DeepMind’s DeepNash Plays Games with ‘Imperfect Information’

R-NaD method can be used in situations where others’ intent is unknown

Ben Wodecki, Jr. Editor

December 13, 2022

3 Min Read

Google’s DeepMind has unveiled DeepNash, an AI agent designed to play the board game Stratego at a level akin to human experts.

Board games have long been used as an indicator to measure the progress of AI, from DeepMind’s own AlphaGo that beat the Go world champion Lee Sedol to the chess-playing DeepBlue from IBM some 25 years ago that beat world champion Garry Kasparov.

But compared to Chess and Go, Stratego is “a game of imperfect information” according to DeepMind. “Players cannot directly observe the identities of their opponent's pieces.”

Players start Stratego by arranging their 40 playing pieces in whatever starting formation they like, initially hidden from one another as the game begins. The challenge of the game comes from not knowing your opponent’s position, meaning players need to consider all possible outcomes when placing their pieces.

Due to the lack of knowledge of the other player’s moves at the start of the game, other AI game systems, such as DeepMind’s AlphaZero, are not easily transferrable to work on Stratego.

Instead, DeepNash uses a novel approach based on a combination of game theory and model-free deep reinforcement learning. “Model-free” means DeepNash is not attempting to explicitly model its opponent's private game-state during the game.

Related:Meta’s Cicero: The AI that can Collaborate with Humans

The AI agent is powered by a new game-theoretic algorithmic idea, Regularised Nash Dynamics (R-NaD). The novel approach sees the system applying a Nash equilibrium.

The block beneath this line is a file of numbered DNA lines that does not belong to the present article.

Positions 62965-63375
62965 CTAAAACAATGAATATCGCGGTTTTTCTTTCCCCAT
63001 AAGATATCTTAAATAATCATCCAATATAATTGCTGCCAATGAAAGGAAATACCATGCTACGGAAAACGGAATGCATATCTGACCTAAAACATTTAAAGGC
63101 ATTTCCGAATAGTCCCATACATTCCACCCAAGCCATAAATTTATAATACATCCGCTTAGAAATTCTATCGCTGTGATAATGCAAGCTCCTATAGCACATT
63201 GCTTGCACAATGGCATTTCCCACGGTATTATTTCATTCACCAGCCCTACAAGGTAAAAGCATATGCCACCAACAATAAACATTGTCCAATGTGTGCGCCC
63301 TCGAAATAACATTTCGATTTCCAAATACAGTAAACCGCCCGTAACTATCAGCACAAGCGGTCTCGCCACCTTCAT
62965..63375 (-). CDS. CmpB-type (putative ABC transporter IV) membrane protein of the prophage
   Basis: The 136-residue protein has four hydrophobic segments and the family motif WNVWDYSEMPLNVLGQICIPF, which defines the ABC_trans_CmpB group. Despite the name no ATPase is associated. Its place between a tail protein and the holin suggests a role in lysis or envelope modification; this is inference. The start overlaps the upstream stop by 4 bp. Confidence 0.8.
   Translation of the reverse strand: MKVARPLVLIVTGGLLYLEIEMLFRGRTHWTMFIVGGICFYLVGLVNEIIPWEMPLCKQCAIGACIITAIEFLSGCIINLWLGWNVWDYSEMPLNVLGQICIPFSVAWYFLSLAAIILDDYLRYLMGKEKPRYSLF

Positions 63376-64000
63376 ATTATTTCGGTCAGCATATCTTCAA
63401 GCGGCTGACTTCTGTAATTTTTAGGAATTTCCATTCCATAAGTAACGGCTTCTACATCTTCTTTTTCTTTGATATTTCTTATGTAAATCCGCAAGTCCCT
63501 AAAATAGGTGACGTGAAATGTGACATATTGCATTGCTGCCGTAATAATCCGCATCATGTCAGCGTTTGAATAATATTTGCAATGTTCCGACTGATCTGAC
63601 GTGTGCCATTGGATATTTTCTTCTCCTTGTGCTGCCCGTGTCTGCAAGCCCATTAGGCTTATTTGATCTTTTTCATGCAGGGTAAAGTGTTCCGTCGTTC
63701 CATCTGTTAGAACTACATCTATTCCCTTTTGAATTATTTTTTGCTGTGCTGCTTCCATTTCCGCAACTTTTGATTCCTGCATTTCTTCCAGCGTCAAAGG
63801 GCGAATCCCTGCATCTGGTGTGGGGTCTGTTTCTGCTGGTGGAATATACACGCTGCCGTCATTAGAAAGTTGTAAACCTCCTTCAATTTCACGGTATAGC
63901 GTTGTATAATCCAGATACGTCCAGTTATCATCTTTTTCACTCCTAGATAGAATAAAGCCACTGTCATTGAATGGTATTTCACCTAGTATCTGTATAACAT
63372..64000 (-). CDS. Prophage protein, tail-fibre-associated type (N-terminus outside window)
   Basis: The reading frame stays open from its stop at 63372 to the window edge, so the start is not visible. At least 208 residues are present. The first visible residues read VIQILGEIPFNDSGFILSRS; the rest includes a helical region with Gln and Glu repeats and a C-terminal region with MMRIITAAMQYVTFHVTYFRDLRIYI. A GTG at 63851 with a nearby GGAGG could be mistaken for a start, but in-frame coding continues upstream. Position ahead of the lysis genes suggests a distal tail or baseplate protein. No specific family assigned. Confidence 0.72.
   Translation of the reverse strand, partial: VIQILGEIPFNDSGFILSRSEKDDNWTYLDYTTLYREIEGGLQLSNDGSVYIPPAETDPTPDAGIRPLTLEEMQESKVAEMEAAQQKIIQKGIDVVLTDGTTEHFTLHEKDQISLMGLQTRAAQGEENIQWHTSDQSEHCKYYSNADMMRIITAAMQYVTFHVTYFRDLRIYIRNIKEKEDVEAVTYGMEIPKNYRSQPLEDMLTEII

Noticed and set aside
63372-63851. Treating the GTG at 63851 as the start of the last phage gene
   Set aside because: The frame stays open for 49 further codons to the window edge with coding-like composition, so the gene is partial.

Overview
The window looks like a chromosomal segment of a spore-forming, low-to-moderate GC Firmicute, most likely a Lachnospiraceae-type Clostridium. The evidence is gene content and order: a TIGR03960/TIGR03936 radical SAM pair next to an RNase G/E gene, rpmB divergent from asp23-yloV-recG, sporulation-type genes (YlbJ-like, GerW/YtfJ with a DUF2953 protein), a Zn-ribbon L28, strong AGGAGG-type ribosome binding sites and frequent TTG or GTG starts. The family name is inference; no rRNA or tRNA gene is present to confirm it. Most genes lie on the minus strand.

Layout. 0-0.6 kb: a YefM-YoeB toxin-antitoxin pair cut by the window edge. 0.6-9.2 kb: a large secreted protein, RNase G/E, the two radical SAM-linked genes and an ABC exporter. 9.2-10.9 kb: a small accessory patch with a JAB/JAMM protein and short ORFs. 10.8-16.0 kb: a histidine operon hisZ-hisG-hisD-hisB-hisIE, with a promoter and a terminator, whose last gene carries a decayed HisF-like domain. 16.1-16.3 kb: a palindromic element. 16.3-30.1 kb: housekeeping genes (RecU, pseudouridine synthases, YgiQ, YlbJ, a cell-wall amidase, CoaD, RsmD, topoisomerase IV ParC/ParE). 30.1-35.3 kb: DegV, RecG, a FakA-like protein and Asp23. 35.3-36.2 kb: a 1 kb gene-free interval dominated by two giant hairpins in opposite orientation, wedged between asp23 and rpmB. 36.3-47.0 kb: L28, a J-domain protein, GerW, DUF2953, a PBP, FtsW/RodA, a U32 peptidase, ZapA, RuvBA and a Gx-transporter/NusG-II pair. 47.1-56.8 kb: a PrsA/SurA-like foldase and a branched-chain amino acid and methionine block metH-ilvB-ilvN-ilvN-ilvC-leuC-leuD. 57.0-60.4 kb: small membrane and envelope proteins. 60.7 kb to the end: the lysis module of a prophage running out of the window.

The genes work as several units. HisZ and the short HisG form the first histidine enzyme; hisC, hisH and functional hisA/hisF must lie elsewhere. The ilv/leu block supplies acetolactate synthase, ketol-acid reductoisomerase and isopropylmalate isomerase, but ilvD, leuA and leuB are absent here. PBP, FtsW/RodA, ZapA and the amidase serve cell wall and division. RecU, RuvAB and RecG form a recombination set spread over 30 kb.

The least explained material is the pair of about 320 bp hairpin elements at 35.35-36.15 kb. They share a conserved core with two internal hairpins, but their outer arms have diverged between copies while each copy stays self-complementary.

Named after mathematician John Nash, a Nash equilibrium is where each player is assumed to know the equilibrium strategies of the other players, and no one has anything to gain by changing only one's own strategy.

Using the idea of a Nash equilibrium, DeepNash was then tasked with playing against itself on the online Stratego platform, Gravon. The AI achieved win rates of 97% against bots and 84% against some of the top expert human players – meaning DeepNash secured an all-time top-three ranking.

Vincent de Boer, paper co-author and former Stratego World Champion, said: “The level of play of DeepNash surprised me. I had never heard of an artificial Stratego player that came close to the level needed to win a match against an experienced human player.”

“But after playing against DeepNash myself, I wasn’t surprised by the top three rankings it later achieved on the Gravon platform. I expect it would do very well if allowed to participate in the human World Championships.”

‍According to DeepMind, the R-NaD method used to power DeepNash can be applied to other two-player, zero-sum games.

“R-NaD has the potential to generalize far beyond two-player gaming settings to address large-scale real-world problems, which are often characterized by imperfect information and astronomical state spaces,” the company said.

DeepMind also states that the R-NaD method could be applied to other areas of AI that feature a large number of human or AI participants with different goals that might not have information about the intention of others. For example, in the large-scale optimization of traffic management to reduce driver journey times.

DeepNash, which was unveiled in a paper published in Science, comes hot off the heels of Cicero, an AI model built by rival researchers at Meta capable of playing the strategy game Diplomacy.

About the Author(s)

Ben Wodecki

Jr. Editor

Ben Wodecki is the Jr. Editor of AI Business, covering a wide range of AI content. Ben joined the team in March 2021 as assistant editor and was promoted to Jr. Editor. He has written for The New Statesman, Intellectual Property Magazine, and The Telegraph India, among others. He holds an MSc in Digital Journalism from Middlesex University.

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